I’m sure you’ve heard about the new bestselling book “Battle Hymn of the Tiger Mother” by Amy Chua, in which the author describes her parenting style, which includes threats, burning stuffed animals, withholding praise, not allowing play dates or sleepovers and daily multi-hour piano lessons, with the goal of raising smart, successful and disciplined children. The book and the online discussions about the book are fascinating, even for the shock value alone. In fact, although this book has become an instant bestseller, most parents seem horrified by Chua’s drastic techniques. I started to wonder if there was anything redeeming or useful in her book during a recent conversation with my daughter, Isabel.
Perhaps because of cabin fever after two weeks of numerous snow and sick days, Isabel has been going through a period of not listening and being disrespectful to me and my husband, Alec. For example, last night I had to ask Isabel seven times to get her PJs on and brush her teeth before she even moved. This morning, she whined about wanting to keep watching TV instead of going to Hebrew school. When Alec brought her home from Hebrew school, she was on her way to a “time out” in her room for not listening to him in the parking lot.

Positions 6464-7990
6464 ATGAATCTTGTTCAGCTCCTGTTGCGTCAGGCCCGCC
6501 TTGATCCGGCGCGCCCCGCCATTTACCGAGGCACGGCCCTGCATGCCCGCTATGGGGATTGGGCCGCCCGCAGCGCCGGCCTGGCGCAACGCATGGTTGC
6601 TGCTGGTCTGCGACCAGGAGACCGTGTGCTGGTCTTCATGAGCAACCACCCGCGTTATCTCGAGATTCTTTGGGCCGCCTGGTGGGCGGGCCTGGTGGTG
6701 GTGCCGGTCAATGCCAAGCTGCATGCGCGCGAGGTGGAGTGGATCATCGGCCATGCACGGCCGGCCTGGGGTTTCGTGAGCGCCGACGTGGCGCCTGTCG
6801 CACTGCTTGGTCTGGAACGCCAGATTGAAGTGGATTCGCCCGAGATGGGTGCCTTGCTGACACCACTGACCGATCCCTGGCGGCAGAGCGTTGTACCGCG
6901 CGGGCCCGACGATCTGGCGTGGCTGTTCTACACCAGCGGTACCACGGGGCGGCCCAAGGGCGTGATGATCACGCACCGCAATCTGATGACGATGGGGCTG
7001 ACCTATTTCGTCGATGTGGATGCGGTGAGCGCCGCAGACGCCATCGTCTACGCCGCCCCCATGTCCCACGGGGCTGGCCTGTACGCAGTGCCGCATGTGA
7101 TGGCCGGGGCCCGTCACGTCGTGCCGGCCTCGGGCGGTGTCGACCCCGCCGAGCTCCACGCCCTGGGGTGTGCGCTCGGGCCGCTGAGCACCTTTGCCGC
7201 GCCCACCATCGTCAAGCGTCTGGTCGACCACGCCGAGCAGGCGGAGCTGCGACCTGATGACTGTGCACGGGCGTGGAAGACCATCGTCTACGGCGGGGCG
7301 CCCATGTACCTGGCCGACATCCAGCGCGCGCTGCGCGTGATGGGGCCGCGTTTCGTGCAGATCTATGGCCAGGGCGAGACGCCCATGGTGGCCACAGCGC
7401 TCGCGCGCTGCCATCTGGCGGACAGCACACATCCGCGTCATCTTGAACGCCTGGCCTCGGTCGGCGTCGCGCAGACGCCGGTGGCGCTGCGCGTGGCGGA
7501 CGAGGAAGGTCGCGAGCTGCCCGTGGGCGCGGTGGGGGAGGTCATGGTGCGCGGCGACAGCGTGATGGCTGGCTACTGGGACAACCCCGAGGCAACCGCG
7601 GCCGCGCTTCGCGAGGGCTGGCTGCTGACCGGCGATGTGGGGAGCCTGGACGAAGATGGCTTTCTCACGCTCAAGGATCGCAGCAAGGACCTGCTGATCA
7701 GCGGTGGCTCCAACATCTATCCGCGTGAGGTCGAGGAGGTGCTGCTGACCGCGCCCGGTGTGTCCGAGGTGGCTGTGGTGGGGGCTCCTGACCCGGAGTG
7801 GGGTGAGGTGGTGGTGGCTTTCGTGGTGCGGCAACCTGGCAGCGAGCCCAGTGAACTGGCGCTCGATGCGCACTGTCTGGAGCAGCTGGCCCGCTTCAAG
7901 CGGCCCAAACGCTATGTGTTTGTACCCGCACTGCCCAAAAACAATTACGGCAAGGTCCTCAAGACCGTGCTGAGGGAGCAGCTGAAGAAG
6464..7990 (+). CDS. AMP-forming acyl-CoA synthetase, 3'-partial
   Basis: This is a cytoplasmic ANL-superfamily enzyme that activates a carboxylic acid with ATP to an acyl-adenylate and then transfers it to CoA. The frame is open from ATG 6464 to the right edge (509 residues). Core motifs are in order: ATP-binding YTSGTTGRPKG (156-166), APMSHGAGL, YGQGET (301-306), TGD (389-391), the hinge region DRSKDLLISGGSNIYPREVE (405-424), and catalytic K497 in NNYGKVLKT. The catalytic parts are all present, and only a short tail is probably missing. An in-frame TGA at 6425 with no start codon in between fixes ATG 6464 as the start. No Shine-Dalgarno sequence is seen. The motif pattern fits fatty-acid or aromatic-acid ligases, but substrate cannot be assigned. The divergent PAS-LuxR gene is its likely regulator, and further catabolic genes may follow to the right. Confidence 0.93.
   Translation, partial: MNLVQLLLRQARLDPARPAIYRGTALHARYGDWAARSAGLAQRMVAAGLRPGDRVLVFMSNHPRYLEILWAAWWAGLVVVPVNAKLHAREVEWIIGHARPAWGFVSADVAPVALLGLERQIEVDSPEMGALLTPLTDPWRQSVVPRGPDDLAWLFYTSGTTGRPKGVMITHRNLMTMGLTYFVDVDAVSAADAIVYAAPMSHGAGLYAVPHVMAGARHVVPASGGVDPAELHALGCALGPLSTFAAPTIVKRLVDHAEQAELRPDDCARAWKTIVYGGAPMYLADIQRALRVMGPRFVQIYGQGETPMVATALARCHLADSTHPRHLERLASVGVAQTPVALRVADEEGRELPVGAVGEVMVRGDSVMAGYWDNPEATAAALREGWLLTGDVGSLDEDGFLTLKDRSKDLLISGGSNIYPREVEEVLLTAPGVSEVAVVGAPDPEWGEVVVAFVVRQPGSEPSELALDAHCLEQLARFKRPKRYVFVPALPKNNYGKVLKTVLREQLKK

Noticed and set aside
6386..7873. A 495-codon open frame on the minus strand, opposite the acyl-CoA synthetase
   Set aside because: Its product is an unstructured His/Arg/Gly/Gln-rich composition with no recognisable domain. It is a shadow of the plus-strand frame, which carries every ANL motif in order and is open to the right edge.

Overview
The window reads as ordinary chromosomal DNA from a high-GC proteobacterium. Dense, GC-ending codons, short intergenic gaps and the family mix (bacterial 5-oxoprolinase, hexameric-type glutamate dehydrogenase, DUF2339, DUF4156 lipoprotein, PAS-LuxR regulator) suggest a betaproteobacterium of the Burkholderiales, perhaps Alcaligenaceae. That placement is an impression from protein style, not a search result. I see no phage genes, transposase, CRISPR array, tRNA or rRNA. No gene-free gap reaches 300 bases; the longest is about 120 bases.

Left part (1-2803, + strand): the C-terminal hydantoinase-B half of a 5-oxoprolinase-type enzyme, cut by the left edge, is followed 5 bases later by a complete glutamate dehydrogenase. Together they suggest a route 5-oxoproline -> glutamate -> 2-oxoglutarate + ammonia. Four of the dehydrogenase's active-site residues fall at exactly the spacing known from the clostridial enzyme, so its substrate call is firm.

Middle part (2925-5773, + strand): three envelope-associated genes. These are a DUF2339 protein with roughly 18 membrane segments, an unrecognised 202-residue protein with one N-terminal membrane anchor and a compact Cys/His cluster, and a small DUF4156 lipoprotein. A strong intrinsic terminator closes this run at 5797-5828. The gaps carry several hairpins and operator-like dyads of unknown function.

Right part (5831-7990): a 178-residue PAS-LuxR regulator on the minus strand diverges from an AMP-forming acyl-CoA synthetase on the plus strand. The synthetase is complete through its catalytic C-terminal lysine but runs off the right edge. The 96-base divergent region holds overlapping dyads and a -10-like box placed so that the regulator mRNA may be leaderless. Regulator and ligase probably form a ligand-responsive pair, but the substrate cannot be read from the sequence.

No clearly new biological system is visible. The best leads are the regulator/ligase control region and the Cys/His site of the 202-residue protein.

During lunch, I was telling my husband about the book when Isabel asked: “Who is the Tiger Lady? Is it a human mother or tiger? Is that non-fiction (her new favorite word)?” So I embellished a little and told Isabel all about this mom and how she treats her kids. First, Isabel asked questions about the mom and her kids, like, “Doesn’t she care if the kids don’t have friends?” I asked Isabel if she would like to have a mom like the “Tiger Mom,” and she got really worried. “What if she burned my stuffed animals? What if my piano teacher was mean? If she were my mom, I’d never be able to watch Disney!”
And then my favorite line: “Mom, I’m lucky I have you. I don’t want a mom like that.” Hopefully Isabel will remember this before she chooses not to listen to me again!
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